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Wines in the press - August 28 - 30

Published:  01 September, 2009


Victoria Moore asks Pinot Gris or Pinot Grigio? A question that has caused a stir among wine writers and wine makers, she says.


Victoria Moore asks Pinot Gris or Pinot Grigio? A question that has caused a stir among wine writers and wine makers, she says.

She explains the convention is that Pinot Gris is labeled according to its style which includes texture and florality, and Grigio for, "more invisible, glacial versions".

Moore says one guy said that when he was a supermarket buyer 10 years ago, they'd changed the label of a German Grauburgunder to Pinot Gris and the result was that sales trebled and when it was renamed again to Pinot Grigio sales went up even more, despite a price hike.


"There are so many stories about Wolf Blass that it's hard to know when fact shades into fiction," says Tim Atkin.

Blass's authorised biography Wolf Blass: Behind the Bow Tie (Fairfax Books) provides many insights into, "a small man with the energy of a Stakhanovite and an ego the size of Nicolas Sarkozy's", he says.

Atkin tells us Blass was born in East Germany in 1934 and worked as a winemaker in Europe before emigrating to Australia in his twenties. "The fact that he still speaks with a German accent has never stopped him being popular in Australia, in part because he has always been prepared to laugh at himself," he says.

Blass helped to change the Australian wine scene for ever, adds Atkin. "His genius was to create softer, oakier, fruitier, easier-drinking reds that were ready to drink on release."

Financial Times

On the subject of books, Jancis Robinson recommends; What Price Bordeaux? An "excellent new book," she says by Master of Wine Benjamin Lewin, and is "dense, thick with footnotes and liberally illustrated with graphs and charts".

But this is not to imply that the writing is dry, says Robinson. "Far from it. The text is eminently lucid and readable, even if some readers may stumble over such tables as, 'auction price of Le Pin relative to the average of the Médoc first growths (defined as 100 per cent) for the same vintage'".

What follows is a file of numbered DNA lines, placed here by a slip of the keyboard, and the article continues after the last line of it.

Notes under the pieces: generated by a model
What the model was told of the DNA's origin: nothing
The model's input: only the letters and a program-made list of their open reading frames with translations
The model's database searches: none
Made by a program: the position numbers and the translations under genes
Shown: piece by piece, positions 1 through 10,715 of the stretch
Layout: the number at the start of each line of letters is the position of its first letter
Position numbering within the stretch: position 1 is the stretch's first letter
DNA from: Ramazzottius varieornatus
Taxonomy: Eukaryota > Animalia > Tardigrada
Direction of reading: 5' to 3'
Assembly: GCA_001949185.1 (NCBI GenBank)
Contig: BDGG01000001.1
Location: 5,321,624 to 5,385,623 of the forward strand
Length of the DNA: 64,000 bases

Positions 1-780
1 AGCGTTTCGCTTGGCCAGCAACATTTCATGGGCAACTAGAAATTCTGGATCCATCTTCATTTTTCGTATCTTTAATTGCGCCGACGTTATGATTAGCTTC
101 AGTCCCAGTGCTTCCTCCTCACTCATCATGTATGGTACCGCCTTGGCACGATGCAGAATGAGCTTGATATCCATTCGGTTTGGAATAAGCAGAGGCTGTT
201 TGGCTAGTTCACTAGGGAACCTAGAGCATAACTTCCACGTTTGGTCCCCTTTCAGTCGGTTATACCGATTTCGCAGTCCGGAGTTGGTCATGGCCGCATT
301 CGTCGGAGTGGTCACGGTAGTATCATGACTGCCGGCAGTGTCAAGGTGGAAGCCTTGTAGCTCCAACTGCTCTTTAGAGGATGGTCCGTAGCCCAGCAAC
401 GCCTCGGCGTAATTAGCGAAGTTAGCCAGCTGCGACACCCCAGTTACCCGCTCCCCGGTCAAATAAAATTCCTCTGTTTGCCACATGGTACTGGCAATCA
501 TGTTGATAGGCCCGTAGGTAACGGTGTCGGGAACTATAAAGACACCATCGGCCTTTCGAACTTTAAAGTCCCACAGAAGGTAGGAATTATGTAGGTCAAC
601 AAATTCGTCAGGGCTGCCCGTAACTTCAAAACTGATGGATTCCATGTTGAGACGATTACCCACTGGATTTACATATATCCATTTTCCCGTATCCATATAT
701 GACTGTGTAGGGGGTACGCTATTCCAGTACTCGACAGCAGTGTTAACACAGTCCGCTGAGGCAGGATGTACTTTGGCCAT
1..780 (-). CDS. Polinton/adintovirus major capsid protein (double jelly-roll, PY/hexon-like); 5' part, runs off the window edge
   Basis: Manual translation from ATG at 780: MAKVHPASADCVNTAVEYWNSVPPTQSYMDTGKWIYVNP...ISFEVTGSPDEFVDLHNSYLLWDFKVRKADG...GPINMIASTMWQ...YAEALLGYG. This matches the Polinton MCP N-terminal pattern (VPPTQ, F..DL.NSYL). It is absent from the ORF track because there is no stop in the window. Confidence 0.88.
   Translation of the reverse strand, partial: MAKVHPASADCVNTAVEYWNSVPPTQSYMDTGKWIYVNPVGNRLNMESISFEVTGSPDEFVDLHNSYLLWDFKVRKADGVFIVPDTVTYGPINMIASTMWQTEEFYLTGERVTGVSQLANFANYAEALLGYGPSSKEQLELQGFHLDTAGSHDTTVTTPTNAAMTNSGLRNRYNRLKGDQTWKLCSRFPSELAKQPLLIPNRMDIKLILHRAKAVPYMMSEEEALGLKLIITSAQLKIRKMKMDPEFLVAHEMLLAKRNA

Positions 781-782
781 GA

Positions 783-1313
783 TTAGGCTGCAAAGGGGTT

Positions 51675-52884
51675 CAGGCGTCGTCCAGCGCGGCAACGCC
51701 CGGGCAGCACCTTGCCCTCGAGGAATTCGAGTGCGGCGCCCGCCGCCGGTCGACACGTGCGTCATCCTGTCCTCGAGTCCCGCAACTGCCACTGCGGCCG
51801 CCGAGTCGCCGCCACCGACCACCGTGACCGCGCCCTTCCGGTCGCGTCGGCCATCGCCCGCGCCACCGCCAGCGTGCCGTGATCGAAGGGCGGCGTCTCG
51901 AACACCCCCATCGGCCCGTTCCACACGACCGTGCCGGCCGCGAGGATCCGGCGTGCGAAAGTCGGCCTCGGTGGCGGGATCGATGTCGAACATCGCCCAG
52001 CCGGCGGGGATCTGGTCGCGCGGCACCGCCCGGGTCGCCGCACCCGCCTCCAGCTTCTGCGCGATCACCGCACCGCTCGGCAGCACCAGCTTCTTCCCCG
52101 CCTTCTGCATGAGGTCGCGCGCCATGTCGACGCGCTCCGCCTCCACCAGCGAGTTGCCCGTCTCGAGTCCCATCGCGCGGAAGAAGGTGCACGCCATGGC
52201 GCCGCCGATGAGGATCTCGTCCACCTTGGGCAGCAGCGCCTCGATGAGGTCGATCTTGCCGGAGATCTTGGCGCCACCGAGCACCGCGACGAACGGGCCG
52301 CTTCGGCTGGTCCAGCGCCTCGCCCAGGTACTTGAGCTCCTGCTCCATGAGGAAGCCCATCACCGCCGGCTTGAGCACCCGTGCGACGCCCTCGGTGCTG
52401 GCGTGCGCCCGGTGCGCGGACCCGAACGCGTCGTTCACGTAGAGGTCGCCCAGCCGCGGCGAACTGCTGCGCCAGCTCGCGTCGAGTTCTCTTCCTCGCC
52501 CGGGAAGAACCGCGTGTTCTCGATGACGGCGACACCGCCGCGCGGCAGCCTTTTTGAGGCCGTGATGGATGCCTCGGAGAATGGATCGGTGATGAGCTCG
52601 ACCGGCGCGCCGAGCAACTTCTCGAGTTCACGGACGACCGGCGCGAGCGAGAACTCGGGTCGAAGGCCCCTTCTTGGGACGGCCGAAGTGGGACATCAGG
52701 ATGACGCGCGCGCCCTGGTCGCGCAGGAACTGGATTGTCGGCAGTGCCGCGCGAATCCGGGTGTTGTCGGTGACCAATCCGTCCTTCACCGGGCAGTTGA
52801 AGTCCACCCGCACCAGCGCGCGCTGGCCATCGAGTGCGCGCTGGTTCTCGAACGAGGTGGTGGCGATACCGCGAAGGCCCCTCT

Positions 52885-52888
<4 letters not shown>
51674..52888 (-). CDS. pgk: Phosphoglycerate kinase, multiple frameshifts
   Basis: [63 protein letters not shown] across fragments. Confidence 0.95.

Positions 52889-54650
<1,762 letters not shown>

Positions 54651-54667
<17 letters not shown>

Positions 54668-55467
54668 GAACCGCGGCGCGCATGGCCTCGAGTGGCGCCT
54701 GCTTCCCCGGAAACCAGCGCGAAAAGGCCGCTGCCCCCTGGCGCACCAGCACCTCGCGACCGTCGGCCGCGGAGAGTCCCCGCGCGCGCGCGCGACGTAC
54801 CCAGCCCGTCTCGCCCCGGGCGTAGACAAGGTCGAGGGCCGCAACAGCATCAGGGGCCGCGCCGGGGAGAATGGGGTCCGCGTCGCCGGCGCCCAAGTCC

Susy Atkins says there's always something that goes berserk in the vegetable patch, producing crazy amounts that need processing in a rush. "Surprisingly, perhaps, I had lettuce coming out of my ears this year," she says.

"It pays to think of interesting ways to enjoy them," and one way is to match them with brilliant wines, she says.

Atkins explains that ripe tomatoes are a natural friend to lemony Sauvignon Blanc, cooked tomatoes can take a richer version of the grape, for example a New Zealand Sauvignon and for that "classic glut dish", ratatouille, she prefers the riper, peachier flavour and fuller texture of Viognier.


Jane MacQuitty asks "what the heck do you drink for the last hurrah of a damp, grey summer?"

Her answer is a wine cocktail which she views as "the classy route to putting a house full of bored, grumpy holidaymakers in a suitably summery mood".

She recommends the best summery mixes as being made with either a good sparkling wine or champagne. "The most stylish champagne, or sparkling mix I've ever tasted is a French 75," she says. "You need one measure of Gin, the juice of half a fresh lemon, a dash of sugar syrup to taste, before topping up with cool fizz.

MacQuitty also recommends putting a coffeespoon-sized dollop of a fruit liqueur in the bottom of a glass of chilled, bland, dry white wine "from my favourite French house, Gabriel Boudier, is a speedy method of producing summer in a glass".